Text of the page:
Break Free was an unprecedented wave of people power.
Over twelve days, on six continents, in countries all around the world people acted.
In Germany, thousands shut down Europe’s largest coal plant — occupying it for over 48 hours and reducing the plant’s capacity by 80 percent.
Hundreds stood up to South Africa’s most powerful family with a march that delivered coal to their front door.
10,000 people marched against a proposed coal plant in Batangas, the Philippines.
3,000 people sent an ear-splitting message to Indonesia’s president with a whistle demonstration against coal in Jakarta. A few days later, twelve activists climbed the cranes supplying coal for the Cirebon Coal Power Plant, dropping banners to Quit Coal and for Clean Energy, Clean Air.
In Australia, an armada of kayakers blocked the Newcastle harbour entrance while 70 people blocked a critical rail crossing preventing any coal from getting to the port for over six hours.
In Ecuador, people from across the country gathered to peacefully protest fossil fuel extraction at a oil refinery. They also planted gardens at the site to feed those affected by the recent earthquake that rattled the country.
In Aliaga, Turkey 2,000 people marched to the gates of the Izmir region’s largest coal dump and surrounded it with a giant red line, as a call to end plans for the massive expansion of coal in the country.
Dozens of people occupied train tracks overnight in Albany, New York in the United States to stop oil-filled ‘bomb trains’ from rolling through communities — including less than 100 feet from low-income public housing.
And on unceded Coast Salish Territories outside of Vancouver over 800 people surrounded Kinder Morgan’s pipeline terminal by land and by sea preventing anything from coming in or out for the entire day.
That’s just to name a few.
In total tens of thousands took to the streets, occupied mines, blocked rail lines, linked arms, paddled in kayaks and raised their voices, pushing the boundaries of conventional protest to find new ways to keep coal, oil, gas and tar sands in the ground.
Thousands, worldwide risked arrest — many for the first time — to say that it’s time to Break Free from the current energy paradigm that is locking the planet into a future of catastrophic climate change and to speed the transition to a 100 percent renewable energy future.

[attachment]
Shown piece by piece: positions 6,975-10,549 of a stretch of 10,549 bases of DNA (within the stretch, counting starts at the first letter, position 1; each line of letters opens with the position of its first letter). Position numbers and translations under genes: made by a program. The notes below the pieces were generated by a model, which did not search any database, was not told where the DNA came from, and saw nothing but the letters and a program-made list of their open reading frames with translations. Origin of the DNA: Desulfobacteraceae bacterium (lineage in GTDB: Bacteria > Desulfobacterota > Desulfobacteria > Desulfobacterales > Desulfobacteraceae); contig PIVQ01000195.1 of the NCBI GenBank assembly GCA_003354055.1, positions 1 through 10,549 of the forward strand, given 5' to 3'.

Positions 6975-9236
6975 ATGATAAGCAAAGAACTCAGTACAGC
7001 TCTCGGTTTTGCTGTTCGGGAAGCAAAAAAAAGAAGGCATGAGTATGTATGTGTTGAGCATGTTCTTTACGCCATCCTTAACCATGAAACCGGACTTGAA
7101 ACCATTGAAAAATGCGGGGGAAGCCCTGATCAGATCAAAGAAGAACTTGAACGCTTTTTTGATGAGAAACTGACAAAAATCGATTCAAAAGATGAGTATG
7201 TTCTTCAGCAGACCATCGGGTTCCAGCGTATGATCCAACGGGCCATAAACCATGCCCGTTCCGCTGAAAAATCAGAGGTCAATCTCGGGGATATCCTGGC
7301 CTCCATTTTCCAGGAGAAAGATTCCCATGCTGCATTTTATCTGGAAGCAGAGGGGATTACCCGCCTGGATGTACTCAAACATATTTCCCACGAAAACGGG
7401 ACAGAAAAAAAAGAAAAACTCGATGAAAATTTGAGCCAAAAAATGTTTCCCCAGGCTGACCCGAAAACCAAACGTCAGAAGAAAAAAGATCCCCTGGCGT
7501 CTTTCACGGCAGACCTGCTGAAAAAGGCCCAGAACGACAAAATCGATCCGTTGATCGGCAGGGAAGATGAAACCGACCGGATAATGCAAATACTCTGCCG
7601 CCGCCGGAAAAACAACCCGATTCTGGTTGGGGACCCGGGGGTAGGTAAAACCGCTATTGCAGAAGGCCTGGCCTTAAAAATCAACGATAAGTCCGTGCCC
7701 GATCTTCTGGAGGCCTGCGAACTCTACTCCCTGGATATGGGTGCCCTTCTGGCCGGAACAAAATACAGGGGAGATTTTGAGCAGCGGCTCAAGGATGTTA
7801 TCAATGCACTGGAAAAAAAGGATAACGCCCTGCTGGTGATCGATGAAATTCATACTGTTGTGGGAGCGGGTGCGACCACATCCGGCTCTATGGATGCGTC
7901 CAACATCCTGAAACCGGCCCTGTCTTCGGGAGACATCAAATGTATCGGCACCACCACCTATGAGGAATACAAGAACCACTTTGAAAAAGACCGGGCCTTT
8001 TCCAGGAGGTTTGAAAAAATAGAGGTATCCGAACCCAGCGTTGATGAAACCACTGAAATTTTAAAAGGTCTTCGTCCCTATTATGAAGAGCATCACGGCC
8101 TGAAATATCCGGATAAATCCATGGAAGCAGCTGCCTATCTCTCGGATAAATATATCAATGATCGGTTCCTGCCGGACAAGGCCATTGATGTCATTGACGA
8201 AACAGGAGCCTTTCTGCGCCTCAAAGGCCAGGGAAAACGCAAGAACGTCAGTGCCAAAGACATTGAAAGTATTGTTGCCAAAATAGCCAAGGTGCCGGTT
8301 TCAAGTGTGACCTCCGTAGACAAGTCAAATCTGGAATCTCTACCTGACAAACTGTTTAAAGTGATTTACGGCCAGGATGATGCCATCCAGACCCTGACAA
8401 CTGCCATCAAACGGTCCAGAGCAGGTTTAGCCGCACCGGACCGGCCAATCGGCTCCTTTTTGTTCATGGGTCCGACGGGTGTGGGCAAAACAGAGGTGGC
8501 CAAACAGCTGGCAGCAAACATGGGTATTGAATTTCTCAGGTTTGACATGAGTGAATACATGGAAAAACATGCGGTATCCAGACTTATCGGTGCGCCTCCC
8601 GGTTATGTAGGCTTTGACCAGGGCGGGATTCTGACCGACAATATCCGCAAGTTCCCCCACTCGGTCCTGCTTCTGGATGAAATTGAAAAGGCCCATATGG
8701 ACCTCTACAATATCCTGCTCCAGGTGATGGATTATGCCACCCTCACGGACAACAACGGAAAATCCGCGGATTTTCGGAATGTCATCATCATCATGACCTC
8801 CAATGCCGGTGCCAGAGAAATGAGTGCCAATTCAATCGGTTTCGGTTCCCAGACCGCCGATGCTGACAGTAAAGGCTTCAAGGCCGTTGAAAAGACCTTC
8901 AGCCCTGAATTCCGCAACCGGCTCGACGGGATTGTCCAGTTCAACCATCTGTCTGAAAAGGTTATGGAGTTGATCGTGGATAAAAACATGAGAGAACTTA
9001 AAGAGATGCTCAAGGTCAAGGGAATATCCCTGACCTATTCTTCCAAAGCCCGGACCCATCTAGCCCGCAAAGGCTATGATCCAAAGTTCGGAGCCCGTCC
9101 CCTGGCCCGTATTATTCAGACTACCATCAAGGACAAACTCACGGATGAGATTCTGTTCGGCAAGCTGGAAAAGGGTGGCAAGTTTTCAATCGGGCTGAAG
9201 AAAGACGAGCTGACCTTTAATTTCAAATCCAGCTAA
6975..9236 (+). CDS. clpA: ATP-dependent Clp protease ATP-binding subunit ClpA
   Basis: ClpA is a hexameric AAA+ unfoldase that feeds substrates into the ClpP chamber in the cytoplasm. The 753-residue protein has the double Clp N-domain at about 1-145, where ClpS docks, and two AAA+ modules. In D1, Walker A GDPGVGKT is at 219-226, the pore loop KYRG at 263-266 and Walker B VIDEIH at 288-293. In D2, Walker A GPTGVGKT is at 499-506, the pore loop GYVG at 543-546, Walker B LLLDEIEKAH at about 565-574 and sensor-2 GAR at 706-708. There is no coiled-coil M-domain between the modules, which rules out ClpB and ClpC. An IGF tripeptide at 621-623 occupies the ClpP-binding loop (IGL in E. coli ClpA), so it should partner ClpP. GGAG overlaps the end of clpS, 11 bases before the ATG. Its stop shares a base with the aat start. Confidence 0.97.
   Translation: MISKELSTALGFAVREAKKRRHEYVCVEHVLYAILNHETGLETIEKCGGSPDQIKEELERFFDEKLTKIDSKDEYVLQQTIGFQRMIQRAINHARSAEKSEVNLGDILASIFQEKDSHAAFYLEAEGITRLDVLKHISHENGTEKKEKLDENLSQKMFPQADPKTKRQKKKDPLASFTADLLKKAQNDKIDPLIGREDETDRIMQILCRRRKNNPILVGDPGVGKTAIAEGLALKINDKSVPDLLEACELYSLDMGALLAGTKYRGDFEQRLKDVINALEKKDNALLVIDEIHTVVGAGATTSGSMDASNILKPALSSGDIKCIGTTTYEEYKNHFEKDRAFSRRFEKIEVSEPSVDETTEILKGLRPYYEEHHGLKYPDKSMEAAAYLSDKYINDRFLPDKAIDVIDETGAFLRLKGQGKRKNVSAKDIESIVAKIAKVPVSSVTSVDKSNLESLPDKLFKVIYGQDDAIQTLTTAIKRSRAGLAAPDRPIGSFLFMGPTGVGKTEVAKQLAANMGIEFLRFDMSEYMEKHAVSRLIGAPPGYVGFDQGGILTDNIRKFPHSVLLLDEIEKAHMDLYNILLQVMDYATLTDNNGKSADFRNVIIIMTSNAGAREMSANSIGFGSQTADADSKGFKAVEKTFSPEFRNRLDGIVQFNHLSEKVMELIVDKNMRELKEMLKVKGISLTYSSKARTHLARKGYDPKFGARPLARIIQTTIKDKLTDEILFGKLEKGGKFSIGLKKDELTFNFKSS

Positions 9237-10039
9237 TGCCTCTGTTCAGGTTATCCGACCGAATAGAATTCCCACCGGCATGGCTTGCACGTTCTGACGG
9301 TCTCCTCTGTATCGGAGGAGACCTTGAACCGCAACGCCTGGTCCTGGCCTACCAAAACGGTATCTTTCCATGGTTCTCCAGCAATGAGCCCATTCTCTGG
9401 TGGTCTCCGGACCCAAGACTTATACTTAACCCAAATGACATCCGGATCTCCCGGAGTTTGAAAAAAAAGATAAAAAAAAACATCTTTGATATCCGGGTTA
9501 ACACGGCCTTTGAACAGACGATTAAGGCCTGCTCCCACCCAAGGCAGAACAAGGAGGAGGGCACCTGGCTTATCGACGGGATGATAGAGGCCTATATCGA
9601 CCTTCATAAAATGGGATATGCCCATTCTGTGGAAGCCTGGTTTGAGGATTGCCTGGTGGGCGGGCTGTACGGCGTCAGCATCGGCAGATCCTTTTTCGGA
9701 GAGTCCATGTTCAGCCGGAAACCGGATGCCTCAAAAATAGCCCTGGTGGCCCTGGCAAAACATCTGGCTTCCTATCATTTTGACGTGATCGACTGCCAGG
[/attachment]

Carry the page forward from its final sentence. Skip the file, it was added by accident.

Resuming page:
Driving this unprecedented wave of demonstrations is the sudden and dramatic acceleration in the warming of the planet. April shattered all temperature records — becoming the seventh straight month to do so. Fires, fueled by record dry temperatures, are raging across North America and Russia. Just this week, it was reported that five Solomon Islands have been swallowed by the rising seas.
Combined with the growing number of planetary warning signs is the growing gap between world governments’ stated climate ambitions and their demonstrated actions in approving new fossil fuel projects. Break Free was about starting to close that gap.
I’m not sure if world leaders follow hashtags, but I hope that for a short time they followed #breakfree2016. I hope they saw the amazing stories of courageous people pouring in from countries around the world. Stories of people standing up, of people taking the actions we need to take, and pushing us all to break free from fossil fuels and speed the move to a 100 percent renewable energy future.
Break Free shows that all around the world, people are ready to act. And if leaders are ready to move on climate change, then we will be there to support them.
But we aren’t waiting. The clock is ticking, and we don’t have any time to waste. It’s time to restore the balance.
Mike Hudema is the climate and energy campaigner at Greenpeace Canada.
A version of this blog was originally posted by Greenpeace Canada.
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